The long straddle consists of a call option and a put option with the same number of units, expiration, and strike price. It is a spread that involves the simultaneously buying of a put and a call. A long straddle has unlimited profit in either direction and limited risk. The costs to put on a long straddle is the debit, or premium paid. The debit is the maximum risk. A large move in the underlying would increase the value of the straddle. The passage of time hurts and an increase in volatility helps. Long straddles are attractive because of the unlimited profit potential. However, long straddles are considered risky because a large move is needed in order for the spread to be profitable. The break even price levels for the straddle are the strike price plus and minus the debit.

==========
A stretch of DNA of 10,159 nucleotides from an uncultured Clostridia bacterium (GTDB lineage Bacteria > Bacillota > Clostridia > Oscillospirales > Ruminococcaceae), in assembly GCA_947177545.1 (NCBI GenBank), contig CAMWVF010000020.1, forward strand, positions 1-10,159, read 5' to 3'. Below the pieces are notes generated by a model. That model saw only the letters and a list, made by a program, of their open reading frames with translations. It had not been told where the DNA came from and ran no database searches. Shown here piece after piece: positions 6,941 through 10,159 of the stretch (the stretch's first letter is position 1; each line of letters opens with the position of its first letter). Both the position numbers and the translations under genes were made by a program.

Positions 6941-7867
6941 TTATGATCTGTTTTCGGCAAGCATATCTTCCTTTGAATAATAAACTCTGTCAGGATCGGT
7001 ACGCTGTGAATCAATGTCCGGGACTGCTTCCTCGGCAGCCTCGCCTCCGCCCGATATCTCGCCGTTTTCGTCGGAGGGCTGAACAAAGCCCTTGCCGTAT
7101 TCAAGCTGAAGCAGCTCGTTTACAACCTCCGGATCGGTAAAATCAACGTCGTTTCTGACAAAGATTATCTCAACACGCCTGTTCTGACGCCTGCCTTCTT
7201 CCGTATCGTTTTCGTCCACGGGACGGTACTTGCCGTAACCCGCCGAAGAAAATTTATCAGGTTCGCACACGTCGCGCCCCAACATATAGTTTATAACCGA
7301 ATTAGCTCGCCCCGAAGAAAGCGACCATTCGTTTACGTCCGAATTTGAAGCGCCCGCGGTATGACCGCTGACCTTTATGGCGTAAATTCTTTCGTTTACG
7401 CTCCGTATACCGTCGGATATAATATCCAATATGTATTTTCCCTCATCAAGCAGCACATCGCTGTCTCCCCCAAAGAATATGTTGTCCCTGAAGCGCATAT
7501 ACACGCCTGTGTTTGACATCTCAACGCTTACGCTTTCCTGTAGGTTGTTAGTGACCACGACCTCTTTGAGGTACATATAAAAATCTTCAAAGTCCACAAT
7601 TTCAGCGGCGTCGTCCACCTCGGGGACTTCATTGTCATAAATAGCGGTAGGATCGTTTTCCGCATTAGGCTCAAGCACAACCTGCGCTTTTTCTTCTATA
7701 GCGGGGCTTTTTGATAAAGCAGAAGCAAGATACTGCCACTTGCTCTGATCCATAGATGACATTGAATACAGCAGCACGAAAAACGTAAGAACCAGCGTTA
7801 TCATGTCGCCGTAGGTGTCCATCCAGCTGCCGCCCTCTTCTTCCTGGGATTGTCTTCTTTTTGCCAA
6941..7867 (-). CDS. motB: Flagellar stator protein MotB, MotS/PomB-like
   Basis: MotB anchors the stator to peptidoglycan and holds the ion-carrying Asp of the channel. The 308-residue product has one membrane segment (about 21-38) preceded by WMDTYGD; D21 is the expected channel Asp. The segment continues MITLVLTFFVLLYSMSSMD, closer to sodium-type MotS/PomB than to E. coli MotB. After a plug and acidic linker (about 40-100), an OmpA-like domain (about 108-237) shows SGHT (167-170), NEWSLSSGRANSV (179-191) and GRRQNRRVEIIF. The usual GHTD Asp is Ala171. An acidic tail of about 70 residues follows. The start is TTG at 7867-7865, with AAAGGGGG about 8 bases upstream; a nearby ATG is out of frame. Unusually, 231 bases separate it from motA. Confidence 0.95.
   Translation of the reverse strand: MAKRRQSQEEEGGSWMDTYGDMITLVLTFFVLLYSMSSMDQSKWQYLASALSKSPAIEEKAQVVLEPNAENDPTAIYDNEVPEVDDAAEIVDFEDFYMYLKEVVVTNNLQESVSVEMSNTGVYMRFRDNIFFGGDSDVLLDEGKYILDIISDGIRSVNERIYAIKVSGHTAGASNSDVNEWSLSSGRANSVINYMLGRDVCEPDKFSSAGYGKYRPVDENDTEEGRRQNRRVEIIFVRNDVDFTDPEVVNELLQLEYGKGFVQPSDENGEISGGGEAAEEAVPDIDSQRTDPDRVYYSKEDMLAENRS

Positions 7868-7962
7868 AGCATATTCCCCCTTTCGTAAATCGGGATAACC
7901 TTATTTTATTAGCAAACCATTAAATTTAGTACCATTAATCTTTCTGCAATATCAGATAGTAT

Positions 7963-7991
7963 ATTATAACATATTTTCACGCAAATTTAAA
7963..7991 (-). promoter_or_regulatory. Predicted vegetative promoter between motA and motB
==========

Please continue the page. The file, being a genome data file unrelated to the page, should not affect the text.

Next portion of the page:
This is an example of a Citigroup March $4.5 straddle. In this straddle, the trader is long the $4.5 March put and long the $4.5 March call for a debit of $0.11. Therefore, the break even price levels are $4.39 and $4.61. In order for the spread to be profitable, the underlying stock needs to be lower than $4.39 or higher than $4.61 at or before March expiration.
In a short straddle, the trader would sell a call and a put with the same expiration and strike price. A short straddle has unlimited risk in either direction and limited profit potential. The costs to put on the short straddle is the credit, or premium received. The max profit is the credit. The trader does not want a large move in the underlying stock. An increase in volatility would hurt and the passage of time would help the spread. The break even price levels for the short straddle would be the strike price plus and minus the credit. For the spread to be profitable, the underlying stock would have to stay between the two break even prices at expiration.